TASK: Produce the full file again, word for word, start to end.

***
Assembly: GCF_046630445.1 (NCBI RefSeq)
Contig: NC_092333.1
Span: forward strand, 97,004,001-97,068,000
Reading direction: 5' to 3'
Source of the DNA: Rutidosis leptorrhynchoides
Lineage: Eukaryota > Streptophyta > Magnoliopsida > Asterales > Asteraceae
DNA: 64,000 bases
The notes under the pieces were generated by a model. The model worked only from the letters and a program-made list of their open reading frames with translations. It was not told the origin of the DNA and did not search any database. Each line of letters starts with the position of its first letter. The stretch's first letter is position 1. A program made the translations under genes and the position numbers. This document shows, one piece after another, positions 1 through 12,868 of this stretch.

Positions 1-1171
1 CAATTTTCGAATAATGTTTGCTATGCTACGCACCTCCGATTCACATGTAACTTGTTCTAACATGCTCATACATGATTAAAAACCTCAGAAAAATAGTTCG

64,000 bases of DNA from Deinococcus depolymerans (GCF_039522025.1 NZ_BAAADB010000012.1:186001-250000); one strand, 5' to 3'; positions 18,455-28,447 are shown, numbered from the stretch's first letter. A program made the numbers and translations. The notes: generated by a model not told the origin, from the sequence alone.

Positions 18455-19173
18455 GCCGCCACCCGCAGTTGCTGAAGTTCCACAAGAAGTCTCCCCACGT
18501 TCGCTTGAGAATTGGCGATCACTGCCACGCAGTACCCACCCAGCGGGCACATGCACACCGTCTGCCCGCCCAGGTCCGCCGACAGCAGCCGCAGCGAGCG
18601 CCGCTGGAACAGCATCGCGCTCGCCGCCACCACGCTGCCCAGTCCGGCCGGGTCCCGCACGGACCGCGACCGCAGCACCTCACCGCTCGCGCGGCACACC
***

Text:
Assembly: GCF_046630445.1 (NCBI RefSeq)
Contig: NC_092333.1
Span: forward strand, 97,004,001-97,068,000
Reading direction: 5' to 3'
Source of the DNA: Rutidosis leptorrhynchoides
Lineage: Eukaryota > Streptophyta > Magnoliopsida > Asterales > Asteraceae
DNA: 64,000 bases
The notes under the pieces were generated by a model. The model worked only from the letters and a program-made list of their open reading frames with translations. It was not told the origin of the DNA and did not search any database. Each line of letters starts with the position of its first letter. The stretch's first letter is position 1. A program made the translations under genes and the position numbers. This document shows, one piece after another, positions 1 through 12,868 of this stretch.

Positions 1-1171
1 CAATTTTCGAATAATGTTTGCTATGCTACGCACCTCCGATTCACATGTAACTTGTTCTAACATGCTCATACATGATTAAAAACCTCAGAAAAATAGTTCG

64,000 bases of DNA from Deinococcus depolymerans (GCF_039522025.1 NZ_BAAADB010000012.1:186001-250000); one strand, 5' to 3'; positions 18,455-28,447 are shown, numbered from the stretch's first letter. A program made the numbers and translations. The notes: generated by a model not told the origin, from the sequence alone.

Positions 18455-19173
18455 GCCGCCACCCGCAGTTGCTGAAGTTCCACAAGAAGTCTCCCCACGT
18501 TCGCTTGAGAATTGGCGATCACTGCCACGCAGTACCCACCCAGCGGGCACATGCACACCGTCTGCCCGCCCAGGTCCGCCGACAGCAGCCGCAGCGAGCG
18601 CCGCTGGAACAGCATCGCGCTCGCCGCCACCACGCTGCCCAGTCCGGCCGGGTCCCGCACGGACCGCGACCGCAGCACCTCACCGCTCGCGCGGCACACC